"We were buried therefore with Him by Baptism into death, in order that, just as Christ was raised from the dead by the glory of the Father, we too might walk in newness of life." Romans 6:4
Throughout the Church’s history, Christian burial has been an integral part of Catholic life. Catholic dogmas and doctrines relating to death and resurrection have been reflected in the liturgy, devotions and customs surrounding the death and burial of the faithful. Catholic belief in death as the entrance into eternity, hope in the resurrection, recognition of the value of prayer for the deceased, reverence for the body which remains, a sense of the mystery and sacredness which surround death — all of these should be reflected in the ministry and rites that are part of the Church’s pastoral response to death, the care of the body of the deceased and the consolation of the living.
The General Introduction of the Order of Christian Funerals teaches that “when a member of Christ’s Body dies, the faithful are called to a ministry of consolation to those who have suffered the loss of one whom they love. Christian consolation is rooted in that hope that comes from faith in the saving death and resurrection of the Lord Jesus Christ. Christian hope faces the reality of death and the anguish of grief but trusts confidently that the power of sin and death has been vanquished by the Risen Lord. The Church calls each member of Christ’s Body — priest, deacon, layperson — to participate in the ministry of consolation to care for the dying, to pray for the dead, to comfort those who mourn.” (OCF, 8)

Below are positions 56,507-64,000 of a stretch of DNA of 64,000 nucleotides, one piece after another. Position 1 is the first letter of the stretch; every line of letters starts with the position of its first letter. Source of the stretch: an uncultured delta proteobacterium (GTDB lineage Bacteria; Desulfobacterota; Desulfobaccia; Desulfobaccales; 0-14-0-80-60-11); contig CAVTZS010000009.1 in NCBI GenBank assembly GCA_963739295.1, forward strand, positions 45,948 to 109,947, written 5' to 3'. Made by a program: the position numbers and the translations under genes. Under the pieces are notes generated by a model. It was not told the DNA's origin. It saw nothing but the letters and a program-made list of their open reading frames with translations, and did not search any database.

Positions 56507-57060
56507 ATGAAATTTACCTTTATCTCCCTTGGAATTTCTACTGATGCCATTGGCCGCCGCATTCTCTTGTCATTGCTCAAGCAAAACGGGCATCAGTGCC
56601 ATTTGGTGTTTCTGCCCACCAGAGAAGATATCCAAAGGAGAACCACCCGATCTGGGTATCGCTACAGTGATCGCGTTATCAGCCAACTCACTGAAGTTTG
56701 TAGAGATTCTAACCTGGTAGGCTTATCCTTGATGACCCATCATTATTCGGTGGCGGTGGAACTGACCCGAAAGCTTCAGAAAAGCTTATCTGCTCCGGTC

If you have recently suffered the loss of a loved one, please accept our deepest sympathies. The Ave Maria clergy and staff are here to help with the details of planning the funeral and burial. We work with the funeral home and the family to best accommodate the wishes of the deceased and family. To begin the planning process, please call the parish office and speak with Stephanie Pointz, Administrative Assistant, at 239-261-5555. Once the funeral date and time have been established, then a planning meeting can be set up.
Having no doubts about the true nature of the disease, I am calm, resigned, and very happy in the midst of my people. God certainly knows what is best for my sanctification and I gladly repeat: "Thy will be done."